This is not new. It’s something I first noticed in her many years ago, right after her mother and I split up.
It wasn’t, at least as far as the kids would’ve been able to detect at the time, an acrimonious split. They were shielded from fights and drama to the extent it existed and neither seemed to suffer any apparent trauma over it. They were very young when we separated — Anna was seven and Carlo was six — and they were at a point in their lives when, basically, whatever Mommy and Daddy said was Good and True. We told them what was happening together, helped them adjust to the new living situation tother, and worked together, then as now, as cooperating co-parents.
Still, there were adjustments to be made. Back in 2012, a few months after the split, I wrote something about how the kids were dealing with it. Carlo had some early anxiety issues with going back-and-forth between our two houses — an in-between time I referred to as “the middle” — but those eventually resolved themselves.
Anna’s adjustment was a little bit different. Here’s how I put it at the time:
Anna is better at dealing with this but she has her own in between too. Rather than a time and space in which she feels anxiety, she has a time and space in which she can hold on to secrets and experiences for an extra day or two before she feels she has to share them with me. The details of her time at her mother’s place seep out slowly, days after they occur. In the interim she keeps things to herself, often savoring good things, often mulling things that trouble her, but always having this middle space where she is essentially on her own, mentally speaking.
This is less heartbreaking. Unlike Carlo, I feel like what Anna is experiencing is more or less typical. An independence which all kids eventually experience. The only difference is that she’s getting it earlier than most kids do, it having been imposed on her rather than sought, even if she does find it welcome in some respects.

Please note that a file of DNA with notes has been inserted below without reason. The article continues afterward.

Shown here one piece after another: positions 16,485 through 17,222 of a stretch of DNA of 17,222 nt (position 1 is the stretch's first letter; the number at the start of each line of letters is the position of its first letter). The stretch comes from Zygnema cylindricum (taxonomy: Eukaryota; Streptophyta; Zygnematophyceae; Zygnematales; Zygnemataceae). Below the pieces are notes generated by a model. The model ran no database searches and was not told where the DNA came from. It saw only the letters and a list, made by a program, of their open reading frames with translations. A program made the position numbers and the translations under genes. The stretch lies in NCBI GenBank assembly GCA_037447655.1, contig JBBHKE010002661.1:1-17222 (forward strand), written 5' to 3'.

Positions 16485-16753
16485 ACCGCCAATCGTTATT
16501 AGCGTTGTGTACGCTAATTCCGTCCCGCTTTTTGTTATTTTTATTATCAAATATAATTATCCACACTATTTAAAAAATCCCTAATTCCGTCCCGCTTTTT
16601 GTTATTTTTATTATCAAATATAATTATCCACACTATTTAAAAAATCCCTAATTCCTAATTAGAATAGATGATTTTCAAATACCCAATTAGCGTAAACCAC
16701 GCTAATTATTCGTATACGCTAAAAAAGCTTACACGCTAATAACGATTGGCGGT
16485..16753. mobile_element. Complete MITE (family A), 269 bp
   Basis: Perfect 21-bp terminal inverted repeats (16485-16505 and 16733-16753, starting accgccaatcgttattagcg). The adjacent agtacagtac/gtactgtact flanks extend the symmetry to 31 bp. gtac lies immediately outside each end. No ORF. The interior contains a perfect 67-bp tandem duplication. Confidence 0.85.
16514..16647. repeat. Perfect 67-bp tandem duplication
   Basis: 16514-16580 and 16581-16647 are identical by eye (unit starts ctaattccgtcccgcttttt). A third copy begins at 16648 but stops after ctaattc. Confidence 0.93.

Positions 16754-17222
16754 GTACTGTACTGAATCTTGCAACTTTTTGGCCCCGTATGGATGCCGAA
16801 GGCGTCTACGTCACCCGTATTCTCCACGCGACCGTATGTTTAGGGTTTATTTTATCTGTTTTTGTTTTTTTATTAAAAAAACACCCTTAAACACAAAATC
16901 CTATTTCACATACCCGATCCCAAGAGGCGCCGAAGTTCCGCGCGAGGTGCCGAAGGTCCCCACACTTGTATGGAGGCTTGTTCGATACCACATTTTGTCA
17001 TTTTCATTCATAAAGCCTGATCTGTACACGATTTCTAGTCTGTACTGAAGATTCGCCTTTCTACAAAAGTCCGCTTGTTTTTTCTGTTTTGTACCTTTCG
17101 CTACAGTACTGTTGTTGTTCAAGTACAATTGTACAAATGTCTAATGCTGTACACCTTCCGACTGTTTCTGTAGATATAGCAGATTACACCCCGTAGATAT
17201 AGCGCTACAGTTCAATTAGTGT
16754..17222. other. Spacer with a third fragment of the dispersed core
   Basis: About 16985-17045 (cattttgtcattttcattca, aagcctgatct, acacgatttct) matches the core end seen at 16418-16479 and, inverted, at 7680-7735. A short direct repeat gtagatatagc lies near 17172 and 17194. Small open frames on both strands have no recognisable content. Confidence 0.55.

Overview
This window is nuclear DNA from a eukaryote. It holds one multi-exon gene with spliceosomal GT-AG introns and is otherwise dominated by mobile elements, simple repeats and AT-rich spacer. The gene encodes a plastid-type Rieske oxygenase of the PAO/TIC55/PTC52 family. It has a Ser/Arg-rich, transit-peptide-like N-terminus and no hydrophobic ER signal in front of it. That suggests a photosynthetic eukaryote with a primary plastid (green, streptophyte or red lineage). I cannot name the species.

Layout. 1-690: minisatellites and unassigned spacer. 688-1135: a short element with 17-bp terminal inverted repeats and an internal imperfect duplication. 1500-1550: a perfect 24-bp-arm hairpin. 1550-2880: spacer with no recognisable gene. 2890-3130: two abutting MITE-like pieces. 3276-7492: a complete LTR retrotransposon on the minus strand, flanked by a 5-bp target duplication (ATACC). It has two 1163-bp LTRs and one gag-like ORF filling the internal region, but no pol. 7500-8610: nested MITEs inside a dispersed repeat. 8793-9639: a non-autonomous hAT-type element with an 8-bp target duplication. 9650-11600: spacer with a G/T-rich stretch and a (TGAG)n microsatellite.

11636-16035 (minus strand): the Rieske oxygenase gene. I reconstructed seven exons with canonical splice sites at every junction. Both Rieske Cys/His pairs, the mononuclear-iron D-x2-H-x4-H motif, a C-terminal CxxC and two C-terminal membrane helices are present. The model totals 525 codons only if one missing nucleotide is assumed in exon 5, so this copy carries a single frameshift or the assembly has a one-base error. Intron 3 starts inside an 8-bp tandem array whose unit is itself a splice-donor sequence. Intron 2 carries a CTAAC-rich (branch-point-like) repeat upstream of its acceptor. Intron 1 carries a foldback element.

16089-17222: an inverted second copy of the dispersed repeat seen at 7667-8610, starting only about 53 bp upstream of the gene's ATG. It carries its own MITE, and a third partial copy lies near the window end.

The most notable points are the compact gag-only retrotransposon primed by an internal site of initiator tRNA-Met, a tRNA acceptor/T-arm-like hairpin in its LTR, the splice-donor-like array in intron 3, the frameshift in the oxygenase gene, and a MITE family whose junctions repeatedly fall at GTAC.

I don’t think that ever stopped being the case with her. She has always kept her own counsel. Indeed, she sometimes gets impatient or even angry if she is not the one who is in full control of the information flow. If, say, a teacher tells us something, good or bad, that Anna either did not choose to tell us or did not choose to tell us in that particular manner. It’s not about deception or suppression, really. It’s about maintaining an autonomy and a certain control over the information of her life. An autonomy and control that has only grown over the years by virtue of her doing well in school and showing everyone that she is responsible and trustworthy. An autonomy that she first got a taste of when she was seven and has no apparent desire to give up.
Which brings us back to the car ride and life in the pandemic.
This is the biggest, most disruptive fucking thing she, or most of us for that matter, have had to deal with in our lives. While Anna has spent 16 years as the coolest cat in the room most of the time, even the coolest cat in the room is likely feeling some stress and misery these days. Stress and misery that, one would think, would be expressed in ways beyond the gallows humor and “god, this sucks, doesn’t it?” conversations we have almost every day. I don’t worry about Anna very much, and I was satisfied today after the Diet Coke conversation and all of the verbal and nonverbal cues that surrounded it that she was genuinely fine. As I sit here this evening, I believe that today’s silence was just run-of-the-mill Calcaterra stuff.
But when I do worry about Anna, I worry that there’s stuff going on with her in that middle space she loves and protects so much that she can’t handle by herself. Stuff she doesn’t feel comfortable expressing or, maybe, that she doesn’t really know how to express. She’s just 16. It’s only going to get harder. At some point those silences will conceal things she doesn’t have a handle on.
I hope that when that happens, she feels comfortable breaking that silence and asking me or her mother or someone else she trusts for help.